The Unbounded Home

The Unbounded Home: Property Values Beyond Property Lines

Lee Anne Fennell
Copyright Date: 2009
Published by: Yale University Press
Pages: 256
https://www.jstor.org/stable/j.ctt1nprxn
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  • Book Info
    The Unbounded Home
    Book Description:

    The Unbounded Homegrapples with a core modern reality -- that the value and meaning of a home extend beyond its property lines to schools, shops, parks, services, neighbors, neighborhood aesthetics, and market conditions. The resulting tension between the homeowner's desire for personal autonomy at home and the impulse to control everything that could affect the home's value fuels continual conflict among neighbors and communities.

    The home's unbounded nature implicates nearly every facet of residential life, from the financial vulnerability of homeowners to the persistence of segregation by race and class. This book shows how innovations that increase the flexibility of property law can address critical issues of neighborhood control and community composition that have been simmering unresolved for decades -- and how homeownership itself can be reinvented to better deliver on its promises.

    eISBN: 978-0-300-15502-0
    Subjects: Business

Table of Contents

  1. Front Matter
    (pp. i-vi)
  2. Table of Contents
    (pp. vii-viii)
  3. ACKNOWLEDGMENTS
    (pp. ix-xii)
  4. INTRODUCTION
    (pp. 1-6)

    What does property mean, here and now, in the early twentyfirst-century United States? This book approaches the question by examining a set of problems surrounding our society’s most familiar, important, and emotionally freighted manifestation of property—the home. That the home has evolved as a resource over the past two centuries should not surprise even the most casual observer of social history. In 1790, just over 5 percent of the U.S. population lived in urban areas; by 2000, the figure was 79 percent, and more than 80 percent of the population resided within metropolitan areas.¹ Homeownership rates have also grown...

  5. PART I. PROPERTY OUT OF BOUNDS
    • 1 BEYOND EXCLUSION
      (pp. 9-24)

      The institution of homeownership, despite its familiarity, produces conflicting and even incoherent attitudes. People are shocked to learn that acts like building a fence or painting a door can be prohibited on their own property, but they are equally appalled at the prospect of a high-density development down the block. They are terrified that their beloved home might be taken through eminent domain, yet they are aghast if the city allows local conditions to erode their property values. Homeowners want an ironclad sphere of privacy and autonomy, but they want it wrapped in an environment that they can control in...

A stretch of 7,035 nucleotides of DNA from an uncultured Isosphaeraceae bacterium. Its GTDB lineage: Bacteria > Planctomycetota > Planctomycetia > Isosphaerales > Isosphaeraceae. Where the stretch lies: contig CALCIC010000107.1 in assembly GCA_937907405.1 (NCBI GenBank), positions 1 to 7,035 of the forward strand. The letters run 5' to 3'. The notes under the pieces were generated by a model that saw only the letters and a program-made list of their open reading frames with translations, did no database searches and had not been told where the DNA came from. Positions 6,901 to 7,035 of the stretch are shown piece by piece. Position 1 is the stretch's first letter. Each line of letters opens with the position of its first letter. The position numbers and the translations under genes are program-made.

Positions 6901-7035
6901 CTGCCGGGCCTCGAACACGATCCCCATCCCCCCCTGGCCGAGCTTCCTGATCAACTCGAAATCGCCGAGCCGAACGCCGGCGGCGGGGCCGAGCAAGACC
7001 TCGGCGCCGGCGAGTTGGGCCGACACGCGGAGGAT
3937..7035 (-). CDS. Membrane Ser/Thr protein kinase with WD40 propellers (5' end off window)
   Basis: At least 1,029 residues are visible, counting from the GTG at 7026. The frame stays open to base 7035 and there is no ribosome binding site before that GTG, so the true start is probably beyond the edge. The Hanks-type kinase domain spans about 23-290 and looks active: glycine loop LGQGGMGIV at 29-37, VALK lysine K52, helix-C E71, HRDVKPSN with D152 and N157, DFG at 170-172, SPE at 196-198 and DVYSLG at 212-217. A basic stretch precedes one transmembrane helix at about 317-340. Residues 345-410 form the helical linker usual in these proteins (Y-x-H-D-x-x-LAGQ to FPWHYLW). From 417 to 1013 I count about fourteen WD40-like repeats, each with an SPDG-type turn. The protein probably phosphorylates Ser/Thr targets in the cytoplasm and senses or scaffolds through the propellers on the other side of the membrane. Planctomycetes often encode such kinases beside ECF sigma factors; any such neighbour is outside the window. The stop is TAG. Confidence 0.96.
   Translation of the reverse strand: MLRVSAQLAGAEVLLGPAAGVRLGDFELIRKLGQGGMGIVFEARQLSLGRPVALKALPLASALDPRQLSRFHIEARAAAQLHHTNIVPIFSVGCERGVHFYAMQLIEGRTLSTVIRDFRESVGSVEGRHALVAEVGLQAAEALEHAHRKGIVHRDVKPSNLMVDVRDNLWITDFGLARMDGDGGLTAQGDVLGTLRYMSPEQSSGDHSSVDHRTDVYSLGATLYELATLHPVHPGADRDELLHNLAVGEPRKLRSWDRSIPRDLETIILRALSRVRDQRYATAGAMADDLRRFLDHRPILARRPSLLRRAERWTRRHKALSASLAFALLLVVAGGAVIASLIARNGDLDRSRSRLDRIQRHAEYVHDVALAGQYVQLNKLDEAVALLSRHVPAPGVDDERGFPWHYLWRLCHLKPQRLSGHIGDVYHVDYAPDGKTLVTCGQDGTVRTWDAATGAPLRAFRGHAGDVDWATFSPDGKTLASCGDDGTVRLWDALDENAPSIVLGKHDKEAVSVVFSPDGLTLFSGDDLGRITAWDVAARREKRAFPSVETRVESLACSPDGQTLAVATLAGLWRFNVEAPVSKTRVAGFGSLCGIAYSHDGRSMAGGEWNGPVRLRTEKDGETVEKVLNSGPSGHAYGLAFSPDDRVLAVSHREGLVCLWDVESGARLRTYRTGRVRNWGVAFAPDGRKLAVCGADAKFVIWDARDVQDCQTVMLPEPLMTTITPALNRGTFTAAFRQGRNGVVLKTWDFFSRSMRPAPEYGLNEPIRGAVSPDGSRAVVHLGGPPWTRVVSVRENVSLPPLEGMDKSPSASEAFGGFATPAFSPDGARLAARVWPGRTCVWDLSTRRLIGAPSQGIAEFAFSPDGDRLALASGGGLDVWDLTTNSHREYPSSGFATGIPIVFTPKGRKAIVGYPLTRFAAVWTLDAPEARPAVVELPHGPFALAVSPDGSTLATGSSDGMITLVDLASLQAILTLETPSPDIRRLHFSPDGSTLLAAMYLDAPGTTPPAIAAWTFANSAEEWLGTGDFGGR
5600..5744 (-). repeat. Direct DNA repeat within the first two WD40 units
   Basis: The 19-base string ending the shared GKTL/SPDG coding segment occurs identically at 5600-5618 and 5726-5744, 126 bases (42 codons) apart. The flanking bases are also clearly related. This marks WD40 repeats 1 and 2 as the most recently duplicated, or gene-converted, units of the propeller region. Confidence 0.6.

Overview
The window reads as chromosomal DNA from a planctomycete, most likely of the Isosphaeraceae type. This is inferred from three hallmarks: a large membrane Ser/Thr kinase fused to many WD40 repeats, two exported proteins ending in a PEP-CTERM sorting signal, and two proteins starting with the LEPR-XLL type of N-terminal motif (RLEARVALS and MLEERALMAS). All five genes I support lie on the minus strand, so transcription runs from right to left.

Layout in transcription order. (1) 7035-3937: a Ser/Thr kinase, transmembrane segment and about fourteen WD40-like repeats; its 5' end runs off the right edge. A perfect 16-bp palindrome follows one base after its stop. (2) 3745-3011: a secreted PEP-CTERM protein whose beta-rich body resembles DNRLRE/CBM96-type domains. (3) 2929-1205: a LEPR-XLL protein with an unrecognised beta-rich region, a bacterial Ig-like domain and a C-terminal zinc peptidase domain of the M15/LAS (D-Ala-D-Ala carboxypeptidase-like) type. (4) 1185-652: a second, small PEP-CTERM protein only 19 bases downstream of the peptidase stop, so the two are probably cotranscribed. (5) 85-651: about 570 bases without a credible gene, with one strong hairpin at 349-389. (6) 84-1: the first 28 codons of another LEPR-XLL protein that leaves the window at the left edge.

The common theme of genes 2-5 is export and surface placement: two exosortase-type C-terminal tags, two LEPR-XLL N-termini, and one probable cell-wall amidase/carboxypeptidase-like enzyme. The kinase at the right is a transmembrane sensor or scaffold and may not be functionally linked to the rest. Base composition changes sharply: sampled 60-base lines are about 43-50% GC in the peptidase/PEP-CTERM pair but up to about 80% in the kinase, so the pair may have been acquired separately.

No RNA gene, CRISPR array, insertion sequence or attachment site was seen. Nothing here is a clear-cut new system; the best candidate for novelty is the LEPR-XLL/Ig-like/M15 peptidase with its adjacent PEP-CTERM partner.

• 2 CONSTRUCTING THE HOME
      (pp. 25-44)

      Consider the residence selection task of a typical homebuyer, Homeria. In evaluating a home, she cares about its layout, construction, curb appeal, square footage, and other physical attributes. But these concerns are hardly primary. Before she even begins house hunting, she has likely narrowed her choices to a particular geographic area based on a complex set of factors usually lumped under the heading of “location.” Buying a home means buying much more than a structure—it also means buying a set of near neighbors, a neighborhood living environment, a particular degree of proximity to points of interest such as one’s...

    • 3 THE COMMONS AND THE ANTICOMMONS
      (pp. 45-64)

      In 1967, Ezra Mishan used the example of gasoline-powered lawnmowers to argue for an “amenity rights” approach to neighborhood spillovers. Mishan observed that the noise produced by a single power ower could disrupt the peace and quiet of dozens of neighbors. Mishan’s solution shifted the balance of power from the oblivious mower operator to the suffering neighbors by granting each of those neighbors the right to be free of the disturbance. If a homeowner wanted to operate a gaspowered mower, she would first have to purchase amenity rights from everyone within earshot. Under such an arrangement, “no man could be...

  6. PART II. SPILLOVERS WITHIN NEIGHBORHOODS
    • 4 MANAGING THE NEIGHBORHOOD COMMONS
      (pp. 67-95)

      In any community, control over resources must be divided somehow between the individual members and the group as a whole. This holds true even in the smallest of communities, the household, as Robert Ellickson’s work has shown.¹ Although household members may share many resources, specific individuals typically have proprietary control over privatized areas, such as particular bedrooms. Even within these spaces, however, the household’s “management” has veto rights over activities that produce spillovers. Thus, a child may correctly assert that a particular bedroom is “his,” even though he lacks the authority to set a fire within it, to crank the...